You must know the area, either by having visited it, or careful research. You need to know what grows there, the terrain, climate etc. I always set most of my stories in Australia in North Eastern Victoria, because I know the area well. Mention a few main towns, but I am never too specific, because you can get easily caught out. (I am talking historical romance here, not a text book on history). I always make up a fake town near a main town or city.
In my novel, Wild Oats, set in 1916, I said the heroine lived at Dixon’s Siding (made up name) i.e. They left the farm at Dixon’s Siding, and after riding for an hour (I am talking horseback here,) reached Wangaratta, which is a major town in the area.
I purposely did not say that Dixon’s Siding was (exactly 10 miles west of Wangaratta at the fork of the Smith/Jones Road, because I didn’t know for sure, that there wasn’t a giant lake there or a massive quarry in 1916. I probably could have found out with more research, but it wasn’t really necessary.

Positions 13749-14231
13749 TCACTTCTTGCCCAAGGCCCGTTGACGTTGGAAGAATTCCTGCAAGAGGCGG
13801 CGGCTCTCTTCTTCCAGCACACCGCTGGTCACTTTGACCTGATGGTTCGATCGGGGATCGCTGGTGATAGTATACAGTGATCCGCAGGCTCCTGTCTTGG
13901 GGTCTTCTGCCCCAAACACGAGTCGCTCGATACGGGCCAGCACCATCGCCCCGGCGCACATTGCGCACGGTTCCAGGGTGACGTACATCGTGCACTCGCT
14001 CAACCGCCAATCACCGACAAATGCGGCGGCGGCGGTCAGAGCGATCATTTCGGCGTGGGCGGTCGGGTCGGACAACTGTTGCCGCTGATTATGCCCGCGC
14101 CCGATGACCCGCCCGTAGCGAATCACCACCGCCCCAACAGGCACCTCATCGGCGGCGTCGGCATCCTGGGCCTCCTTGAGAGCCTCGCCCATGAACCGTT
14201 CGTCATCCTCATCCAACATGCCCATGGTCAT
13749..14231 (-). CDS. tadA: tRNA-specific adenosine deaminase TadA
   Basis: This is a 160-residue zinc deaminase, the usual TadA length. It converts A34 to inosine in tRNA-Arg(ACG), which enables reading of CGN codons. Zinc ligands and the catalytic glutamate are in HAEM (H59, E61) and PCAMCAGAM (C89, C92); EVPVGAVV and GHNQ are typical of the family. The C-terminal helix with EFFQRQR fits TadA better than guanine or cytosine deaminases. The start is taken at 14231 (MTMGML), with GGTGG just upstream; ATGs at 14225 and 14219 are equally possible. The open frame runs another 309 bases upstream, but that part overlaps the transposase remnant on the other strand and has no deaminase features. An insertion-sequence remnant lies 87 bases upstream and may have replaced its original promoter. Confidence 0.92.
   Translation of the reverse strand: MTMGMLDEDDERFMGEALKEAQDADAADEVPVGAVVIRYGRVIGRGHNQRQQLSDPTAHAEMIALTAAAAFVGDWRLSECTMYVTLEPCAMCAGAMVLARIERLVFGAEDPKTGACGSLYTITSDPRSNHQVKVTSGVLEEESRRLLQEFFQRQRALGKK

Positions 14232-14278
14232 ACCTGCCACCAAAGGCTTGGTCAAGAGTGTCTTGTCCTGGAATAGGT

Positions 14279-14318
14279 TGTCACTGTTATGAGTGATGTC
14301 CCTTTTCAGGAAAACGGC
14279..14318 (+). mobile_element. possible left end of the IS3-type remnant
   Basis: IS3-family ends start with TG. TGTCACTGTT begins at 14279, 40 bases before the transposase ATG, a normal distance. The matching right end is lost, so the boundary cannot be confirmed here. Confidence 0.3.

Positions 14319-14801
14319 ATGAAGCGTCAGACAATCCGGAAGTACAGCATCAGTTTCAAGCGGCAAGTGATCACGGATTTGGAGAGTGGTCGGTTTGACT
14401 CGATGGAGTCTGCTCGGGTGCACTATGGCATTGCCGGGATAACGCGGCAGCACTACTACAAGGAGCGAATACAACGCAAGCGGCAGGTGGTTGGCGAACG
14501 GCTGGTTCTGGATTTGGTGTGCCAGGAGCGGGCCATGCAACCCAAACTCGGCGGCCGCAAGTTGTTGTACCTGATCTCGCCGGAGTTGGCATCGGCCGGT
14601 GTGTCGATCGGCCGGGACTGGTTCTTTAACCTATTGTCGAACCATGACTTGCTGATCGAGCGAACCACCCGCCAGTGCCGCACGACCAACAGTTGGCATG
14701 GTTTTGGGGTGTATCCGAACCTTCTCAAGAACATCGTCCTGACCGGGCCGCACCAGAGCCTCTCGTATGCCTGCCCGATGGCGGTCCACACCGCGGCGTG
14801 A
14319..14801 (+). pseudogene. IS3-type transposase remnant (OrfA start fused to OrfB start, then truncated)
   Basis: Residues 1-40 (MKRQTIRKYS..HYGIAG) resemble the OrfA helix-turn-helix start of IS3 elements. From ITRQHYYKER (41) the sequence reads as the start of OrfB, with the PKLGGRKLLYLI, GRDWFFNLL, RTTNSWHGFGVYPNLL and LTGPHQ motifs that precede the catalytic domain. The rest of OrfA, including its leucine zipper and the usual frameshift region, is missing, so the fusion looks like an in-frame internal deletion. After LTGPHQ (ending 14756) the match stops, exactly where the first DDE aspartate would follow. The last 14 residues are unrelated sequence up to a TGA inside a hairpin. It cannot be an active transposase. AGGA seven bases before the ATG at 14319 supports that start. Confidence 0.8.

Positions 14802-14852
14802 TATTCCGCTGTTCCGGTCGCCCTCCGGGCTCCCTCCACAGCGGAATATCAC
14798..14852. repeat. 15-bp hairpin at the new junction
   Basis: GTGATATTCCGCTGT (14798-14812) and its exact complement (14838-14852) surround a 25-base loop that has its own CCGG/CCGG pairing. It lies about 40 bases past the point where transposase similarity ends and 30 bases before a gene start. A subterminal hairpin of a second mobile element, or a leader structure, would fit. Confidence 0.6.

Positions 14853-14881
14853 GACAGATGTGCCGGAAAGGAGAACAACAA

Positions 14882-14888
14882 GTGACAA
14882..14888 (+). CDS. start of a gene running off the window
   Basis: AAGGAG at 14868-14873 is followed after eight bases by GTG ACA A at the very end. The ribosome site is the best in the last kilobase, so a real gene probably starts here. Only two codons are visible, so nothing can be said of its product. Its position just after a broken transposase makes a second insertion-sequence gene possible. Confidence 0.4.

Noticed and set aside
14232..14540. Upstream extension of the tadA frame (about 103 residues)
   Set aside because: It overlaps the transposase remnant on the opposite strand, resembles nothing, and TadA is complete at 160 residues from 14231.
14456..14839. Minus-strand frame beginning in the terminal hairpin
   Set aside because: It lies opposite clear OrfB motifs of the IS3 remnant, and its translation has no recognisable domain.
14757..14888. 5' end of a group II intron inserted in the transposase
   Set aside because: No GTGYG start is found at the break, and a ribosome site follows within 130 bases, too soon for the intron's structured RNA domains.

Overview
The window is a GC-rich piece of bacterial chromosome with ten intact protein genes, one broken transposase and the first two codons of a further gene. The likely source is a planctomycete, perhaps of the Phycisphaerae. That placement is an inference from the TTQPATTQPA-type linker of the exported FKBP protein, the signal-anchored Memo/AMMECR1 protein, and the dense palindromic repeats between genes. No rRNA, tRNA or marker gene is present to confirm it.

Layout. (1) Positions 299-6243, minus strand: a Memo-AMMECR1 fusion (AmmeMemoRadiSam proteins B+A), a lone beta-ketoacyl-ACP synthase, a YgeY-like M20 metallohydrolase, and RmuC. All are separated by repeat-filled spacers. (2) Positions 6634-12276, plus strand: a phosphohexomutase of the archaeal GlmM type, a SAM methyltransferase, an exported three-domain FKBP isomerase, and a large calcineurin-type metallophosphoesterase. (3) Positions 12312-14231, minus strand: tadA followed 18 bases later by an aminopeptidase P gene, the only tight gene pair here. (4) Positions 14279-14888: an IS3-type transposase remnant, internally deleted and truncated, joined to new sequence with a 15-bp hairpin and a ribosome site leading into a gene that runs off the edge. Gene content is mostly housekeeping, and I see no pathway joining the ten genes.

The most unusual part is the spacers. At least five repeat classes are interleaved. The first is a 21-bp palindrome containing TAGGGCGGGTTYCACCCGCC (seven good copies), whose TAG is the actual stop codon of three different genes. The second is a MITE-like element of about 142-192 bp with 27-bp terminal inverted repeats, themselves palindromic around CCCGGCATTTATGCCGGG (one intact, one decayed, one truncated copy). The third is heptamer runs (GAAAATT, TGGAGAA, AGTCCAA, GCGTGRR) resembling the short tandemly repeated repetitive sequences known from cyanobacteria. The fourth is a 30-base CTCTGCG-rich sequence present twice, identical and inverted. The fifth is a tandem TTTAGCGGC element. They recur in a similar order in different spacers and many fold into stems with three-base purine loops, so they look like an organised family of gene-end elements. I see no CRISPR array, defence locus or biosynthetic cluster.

A little quiz, to show you what I mean.
WHAT IS WRONG WITH THESE STATEMENTS?
1.30a.m., 25th April 1915. Gallipoli Peninsula, Turkey
Danny shivered in the chilly air as he waited on the deck of the troopship. In the darkness he couldn’t see land, even though someone said it was less than three miles away. When his turn came, he climbed down the rope ladder and found himself in an open boat. Excitement surged through him. He had traveled halfway around the world for this moment and was keen to give a good account of himself.
A. The soldiers landed at 0130 hours, not 1.30a.m. No soldier would say 1.30a.m. The army always uses the 24 hour clock
My work in progress is set in 1854
On arrival at the homestead, Melanie unsaddled the mare and let her loose in the stockyards James had constructed from split logs. Surprising how neglected a house became after being left empty for a few days